Just before my January healthy eating resolve dissolved, I was sent some sachets of Truvia to use. The sachets come in 1/3 of a teaspoon and are really designed for use in cups of tea or coffee. One sachet is equivalent to a teaspoon of sugar. There has been a re-emergence of interest in stevia recently which is the main constituent of Truvia. Stevia (Stevia rebaudiana) is a plant which tastes incredibly sweet, but has zero calories, making it quite tempting as a sugar substitute. It does have a bit of an acquired taste, but in all its years of use, no negative effects have yet been proven. You can find more about Truvia here.
Anyway, I don’t like sweet drinks so had no interest in using it in my cup of tea. Instead I had some left over bread I thought would lend itself very nicely to a bread and butter pudding. It’s been years since I made this very British pudding – I have no idea why I’ve waited this long because it’s a really good one. I also had some lovely fairtrade chocolate to finish off, so I included that along with the bread.
Sugar Free Bread and Butter Chocolate Pudding Recipe (almost!)
This is what I did to feed 4:
- Buttered a small Pyrex casserole dish.
- Cut 14 slices of a large white baguette – about 1 cm thick.
- Spread each slice with butter.
- Laid 7 slices at the bottom of the dish.
- Chopped 60g of dark chocolate (TraidCraft 72%) and scattered half over the bread slices.
- Layered the remaining bread over the top and scattered on the remaining chocolate.
- Whisked 2 eggs well with 200ml milk, 1 tsp vanilla extract and 3 level teaspoons of Truvia.
- Poured this over the bread and left to soak for 15 minutes.
- Baked in the middle of the oven at 180C for 25 minutes.
This turned out even better than I was hoping; I had been concerned that the chocolate on the top would burn, but no, it melted beautifully. The top was crisp and buttery and the bottom was smooth and custardy. The chocolate gave it an added richness that turned it from an everyday pudding (as if I made puddings every day) into a special event. We ate it warm whilst the chocolate was still melted and it felt truly decadent, but really wasn’t. The Truvia gave just the right level of sweetness, but had an aftertaste which is not unpleasant, but takes some getting used to if you are unfamiliar with it. Greedy souls that we are, CT and I consumed the whole thing in one sitting. It was soooo worth it. At least we knew the sugar count was low!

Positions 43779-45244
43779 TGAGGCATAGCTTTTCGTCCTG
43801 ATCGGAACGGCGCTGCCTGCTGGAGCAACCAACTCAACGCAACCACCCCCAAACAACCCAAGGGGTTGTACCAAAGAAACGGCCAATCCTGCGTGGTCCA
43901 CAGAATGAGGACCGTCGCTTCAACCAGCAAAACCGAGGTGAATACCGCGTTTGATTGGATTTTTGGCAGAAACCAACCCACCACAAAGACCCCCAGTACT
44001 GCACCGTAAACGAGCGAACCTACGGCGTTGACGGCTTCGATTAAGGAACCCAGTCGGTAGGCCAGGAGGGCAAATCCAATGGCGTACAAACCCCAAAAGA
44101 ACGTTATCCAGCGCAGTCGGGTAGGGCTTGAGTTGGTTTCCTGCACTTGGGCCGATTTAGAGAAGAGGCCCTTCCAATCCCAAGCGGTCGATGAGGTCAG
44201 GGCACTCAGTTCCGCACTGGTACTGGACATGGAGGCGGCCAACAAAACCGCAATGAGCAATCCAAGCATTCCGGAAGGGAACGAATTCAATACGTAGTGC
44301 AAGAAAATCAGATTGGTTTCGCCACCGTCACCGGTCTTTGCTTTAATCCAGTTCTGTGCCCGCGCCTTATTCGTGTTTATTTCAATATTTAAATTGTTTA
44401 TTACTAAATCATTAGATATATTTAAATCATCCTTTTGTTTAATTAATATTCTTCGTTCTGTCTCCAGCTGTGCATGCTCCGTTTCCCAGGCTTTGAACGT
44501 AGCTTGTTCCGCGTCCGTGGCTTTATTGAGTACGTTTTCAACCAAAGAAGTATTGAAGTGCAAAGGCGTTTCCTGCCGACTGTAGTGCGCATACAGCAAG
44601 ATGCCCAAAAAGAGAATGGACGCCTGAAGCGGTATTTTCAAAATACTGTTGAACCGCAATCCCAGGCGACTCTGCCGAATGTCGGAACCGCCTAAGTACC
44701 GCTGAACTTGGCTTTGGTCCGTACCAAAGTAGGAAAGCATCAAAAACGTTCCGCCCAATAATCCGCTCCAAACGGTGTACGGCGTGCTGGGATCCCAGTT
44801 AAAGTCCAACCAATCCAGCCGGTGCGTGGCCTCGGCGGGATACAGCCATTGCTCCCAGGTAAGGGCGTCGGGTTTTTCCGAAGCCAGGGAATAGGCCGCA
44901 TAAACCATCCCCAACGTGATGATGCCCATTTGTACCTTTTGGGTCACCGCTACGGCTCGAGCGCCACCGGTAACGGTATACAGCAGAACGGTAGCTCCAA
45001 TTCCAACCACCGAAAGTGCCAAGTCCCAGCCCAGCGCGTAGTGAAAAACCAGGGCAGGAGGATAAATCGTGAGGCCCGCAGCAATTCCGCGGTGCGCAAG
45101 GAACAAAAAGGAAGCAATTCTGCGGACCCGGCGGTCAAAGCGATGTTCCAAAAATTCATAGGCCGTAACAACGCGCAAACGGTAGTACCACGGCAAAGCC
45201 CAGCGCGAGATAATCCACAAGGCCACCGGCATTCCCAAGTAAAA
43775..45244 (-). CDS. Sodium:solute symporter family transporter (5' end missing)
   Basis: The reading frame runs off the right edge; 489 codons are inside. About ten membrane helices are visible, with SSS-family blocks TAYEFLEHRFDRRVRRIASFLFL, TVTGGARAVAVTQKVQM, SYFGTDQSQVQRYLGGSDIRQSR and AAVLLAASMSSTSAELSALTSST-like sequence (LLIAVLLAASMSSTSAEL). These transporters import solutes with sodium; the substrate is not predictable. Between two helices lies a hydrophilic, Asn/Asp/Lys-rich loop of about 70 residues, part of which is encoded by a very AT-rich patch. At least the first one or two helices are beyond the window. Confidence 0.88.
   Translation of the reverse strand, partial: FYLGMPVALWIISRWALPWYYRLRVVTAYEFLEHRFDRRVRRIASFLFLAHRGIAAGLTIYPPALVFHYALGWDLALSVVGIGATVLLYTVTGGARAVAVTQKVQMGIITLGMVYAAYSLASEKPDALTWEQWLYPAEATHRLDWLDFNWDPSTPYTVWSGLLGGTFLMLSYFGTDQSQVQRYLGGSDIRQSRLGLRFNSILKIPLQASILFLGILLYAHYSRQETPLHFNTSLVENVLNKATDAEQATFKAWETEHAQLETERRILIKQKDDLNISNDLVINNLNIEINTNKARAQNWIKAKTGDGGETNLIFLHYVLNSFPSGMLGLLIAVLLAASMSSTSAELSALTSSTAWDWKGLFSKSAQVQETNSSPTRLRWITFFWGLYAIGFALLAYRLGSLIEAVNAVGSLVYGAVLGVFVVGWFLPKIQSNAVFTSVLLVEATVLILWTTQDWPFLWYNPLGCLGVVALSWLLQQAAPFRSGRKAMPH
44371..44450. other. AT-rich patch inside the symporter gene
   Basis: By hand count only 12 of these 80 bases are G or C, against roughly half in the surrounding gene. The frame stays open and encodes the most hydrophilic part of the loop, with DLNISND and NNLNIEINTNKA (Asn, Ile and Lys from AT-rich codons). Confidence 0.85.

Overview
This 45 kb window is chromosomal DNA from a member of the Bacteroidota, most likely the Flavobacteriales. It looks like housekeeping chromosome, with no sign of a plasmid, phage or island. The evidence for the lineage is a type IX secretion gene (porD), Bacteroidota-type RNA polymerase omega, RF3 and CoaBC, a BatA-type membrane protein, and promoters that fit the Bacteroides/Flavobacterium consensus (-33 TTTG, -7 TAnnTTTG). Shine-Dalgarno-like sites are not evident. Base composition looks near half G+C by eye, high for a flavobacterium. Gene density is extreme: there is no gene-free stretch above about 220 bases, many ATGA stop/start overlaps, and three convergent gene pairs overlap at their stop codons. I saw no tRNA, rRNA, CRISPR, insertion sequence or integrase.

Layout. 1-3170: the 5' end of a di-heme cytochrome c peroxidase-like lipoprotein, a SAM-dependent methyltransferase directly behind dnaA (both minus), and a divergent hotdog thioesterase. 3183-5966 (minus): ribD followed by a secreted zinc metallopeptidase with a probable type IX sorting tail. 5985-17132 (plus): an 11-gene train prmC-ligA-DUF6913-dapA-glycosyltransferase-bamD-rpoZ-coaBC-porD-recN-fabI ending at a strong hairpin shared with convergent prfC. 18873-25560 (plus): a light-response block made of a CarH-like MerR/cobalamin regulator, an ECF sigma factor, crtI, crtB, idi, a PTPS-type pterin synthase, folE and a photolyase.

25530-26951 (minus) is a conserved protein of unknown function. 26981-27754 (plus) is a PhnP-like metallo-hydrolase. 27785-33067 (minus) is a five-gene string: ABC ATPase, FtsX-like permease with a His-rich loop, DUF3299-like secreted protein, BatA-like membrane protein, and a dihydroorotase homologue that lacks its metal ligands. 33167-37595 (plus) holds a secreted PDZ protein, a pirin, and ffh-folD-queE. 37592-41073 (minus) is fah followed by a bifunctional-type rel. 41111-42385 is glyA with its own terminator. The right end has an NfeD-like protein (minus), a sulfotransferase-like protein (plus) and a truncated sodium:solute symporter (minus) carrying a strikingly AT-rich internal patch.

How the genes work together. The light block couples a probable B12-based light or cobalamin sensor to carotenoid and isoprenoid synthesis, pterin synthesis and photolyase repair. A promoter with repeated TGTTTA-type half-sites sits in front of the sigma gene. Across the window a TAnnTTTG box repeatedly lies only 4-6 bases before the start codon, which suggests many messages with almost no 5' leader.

I am submitting this to Calendar cakes, a monthly blogging event hosted by Laura Loves Cakes and Dolly Bakes. The theme this month is for a healthy New Year, New You so I hope this virtually sugar free pudding fits the bill.
As I was using up left over bread and chocolate (not sure that one counts really, as I never find it difficult to use chocolate) I’m entering this into Credit Crunch Munch which you can find out about with hosts Fab Food for All and Fuss Free Flavours.
As soon as I heard that Janice of Farmersgirl Kitchen had picked cherries as the special ingredient for this month’s We Should Cocoa, I had clafoutis in mind. For Christmas I received a beautiful red clafoutis dish from my mother and although much admired, I hadn’t actually used it yet. This was the spur I needed.
Well how exciting. For the very first time, Dom is allowing us to have a choice for this month’s Random Recipes – a limited choice perhaps, but nevertheless a choice. It’s a chance for those sadly neglected first and last recipes in a book to have their day and hopefully shine. So I collected all of my chocolate books together (and they are slowly growing) and asked CT to do his usual and select a random number between 1 and 10. Dah dah – for the second time For Chocolate Lovers by our local celebrity chefs the Tanner Brothers took centre stage. The first recipe in the book was for banana and chocolate souffle pancakes, the last for white chocolate sauce. Oh a difficult choice here, which to go for? Actually, it wasn’t in the least bit difficult because neither CT nor myself are particularly fond of bananas. White chocolate sauce it was then.
This hardly rates as a recipe at all. A simple process of melting chocolate with milk and stirring. I used a slightly less fussy method to the one in the book to reduce on washing up, but didn’t do anything fancy. I used Green&Blacks white chocolate because it is particularly vanillary. It would be fun to experiment with other flavours though – chilli, citrus zest, nutmeg, cardamom, cinnamon, black pepper to name but a few.
This is how I did it:
- Broke up 100g bar of white chocolate (G&B) into a pan.
- Added 125ml milk.
- Placed on a low heat and left until the chocolate had melted.
- Stirred until smooth.
- Poured into a jug.
This was very sweet but quite tasty and was especially good over unsweetened strawberries. I also tried it over the chocolate ice-cream which will be featuring in my next post. As it’s such a quick and easy sauce to make and works well either hot or cold, it would be good served hot to spruce up anything that would normally be served with custard or cold as a substitute for cream.
It’s Dom’s second anniversary at Belleau Kitchen this month and to help him celebrate he asked us all to randomly select a recipe from one of our baking books. Hooray. This narrowed things down and made the task somewhat easier as I didn’t have to search through every bookshelf and stack in the house. Including my chocolate books, this gave me twenty in total. I asked CT to choose a number and as it was Friday the 13th at the time, 13 was the number he chose. Luckily 13 was my lovely grandmother’s lucky number, so I don’t feel in the least bit filled with gloom by this particular integer. And I was right not to be gloom filled as the book turned out to be Green & Black’s Ultimate. Flicking through the pages with my eyes closed I landed on a recipe for pudding – Chocolate Sticky Toffee Pudding Cake to be precise. Given that there is often a piece of cake lying around the house to be had, I rarely make puddings, but a friend coming over for supper a couple of night’s ago provided the perfect opportunity.